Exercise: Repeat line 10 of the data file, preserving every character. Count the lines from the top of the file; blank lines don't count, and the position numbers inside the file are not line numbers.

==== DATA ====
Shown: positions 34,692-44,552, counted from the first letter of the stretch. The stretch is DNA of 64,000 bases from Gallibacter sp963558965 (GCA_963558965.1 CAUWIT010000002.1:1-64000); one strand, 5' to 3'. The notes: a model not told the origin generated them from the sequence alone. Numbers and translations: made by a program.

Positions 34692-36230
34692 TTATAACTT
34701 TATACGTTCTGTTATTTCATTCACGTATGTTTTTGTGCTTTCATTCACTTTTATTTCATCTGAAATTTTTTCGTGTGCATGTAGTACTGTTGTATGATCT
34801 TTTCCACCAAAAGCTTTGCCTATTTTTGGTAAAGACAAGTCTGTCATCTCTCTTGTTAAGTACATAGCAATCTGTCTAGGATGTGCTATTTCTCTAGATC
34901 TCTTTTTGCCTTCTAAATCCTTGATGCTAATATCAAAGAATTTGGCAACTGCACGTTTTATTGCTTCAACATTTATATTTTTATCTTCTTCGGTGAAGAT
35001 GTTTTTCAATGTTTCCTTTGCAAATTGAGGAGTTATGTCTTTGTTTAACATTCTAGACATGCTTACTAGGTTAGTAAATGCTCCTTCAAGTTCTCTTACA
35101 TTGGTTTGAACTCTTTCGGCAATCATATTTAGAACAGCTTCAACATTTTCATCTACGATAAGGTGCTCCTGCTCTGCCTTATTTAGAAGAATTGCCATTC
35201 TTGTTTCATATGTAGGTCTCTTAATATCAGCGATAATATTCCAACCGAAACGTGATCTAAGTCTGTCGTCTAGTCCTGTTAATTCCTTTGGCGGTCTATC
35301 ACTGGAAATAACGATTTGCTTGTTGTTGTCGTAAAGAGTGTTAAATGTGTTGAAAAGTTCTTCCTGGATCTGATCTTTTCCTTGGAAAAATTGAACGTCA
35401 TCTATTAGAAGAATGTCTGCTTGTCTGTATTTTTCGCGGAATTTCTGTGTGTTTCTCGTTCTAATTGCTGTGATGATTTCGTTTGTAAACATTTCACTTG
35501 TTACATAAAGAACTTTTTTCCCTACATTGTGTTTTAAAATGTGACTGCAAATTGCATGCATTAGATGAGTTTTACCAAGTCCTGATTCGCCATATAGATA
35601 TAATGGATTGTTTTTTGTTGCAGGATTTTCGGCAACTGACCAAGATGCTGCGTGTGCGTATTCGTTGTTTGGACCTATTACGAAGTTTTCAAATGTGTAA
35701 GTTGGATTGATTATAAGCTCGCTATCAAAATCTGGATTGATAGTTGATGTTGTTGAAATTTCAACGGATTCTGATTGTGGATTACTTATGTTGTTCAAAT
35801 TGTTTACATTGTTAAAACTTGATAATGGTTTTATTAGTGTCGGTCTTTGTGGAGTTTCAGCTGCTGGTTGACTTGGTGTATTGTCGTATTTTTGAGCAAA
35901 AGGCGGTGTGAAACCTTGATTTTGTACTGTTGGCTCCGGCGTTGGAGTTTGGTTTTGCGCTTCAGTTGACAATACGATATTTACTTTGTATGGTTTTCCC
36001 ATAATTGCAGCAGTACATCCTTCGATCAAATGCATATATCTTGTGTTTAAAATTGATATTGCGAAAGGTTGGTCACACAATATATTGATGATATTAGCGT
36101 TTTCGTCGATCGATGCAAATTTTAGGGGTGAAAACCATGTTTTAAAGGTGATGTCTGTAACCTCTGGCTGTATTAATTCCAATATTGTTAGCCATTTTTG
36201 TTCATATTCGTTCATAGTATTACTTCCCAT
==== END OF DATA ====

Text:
35301 ACTGGAAATAACGATTTGCTTGTTGTTGTCGTAAAGAGTGTTAAATGTGTTGAAAAGTTCTTCCTGGATCTGATCTTTTCCTTGGAAAAATTGAACGTCA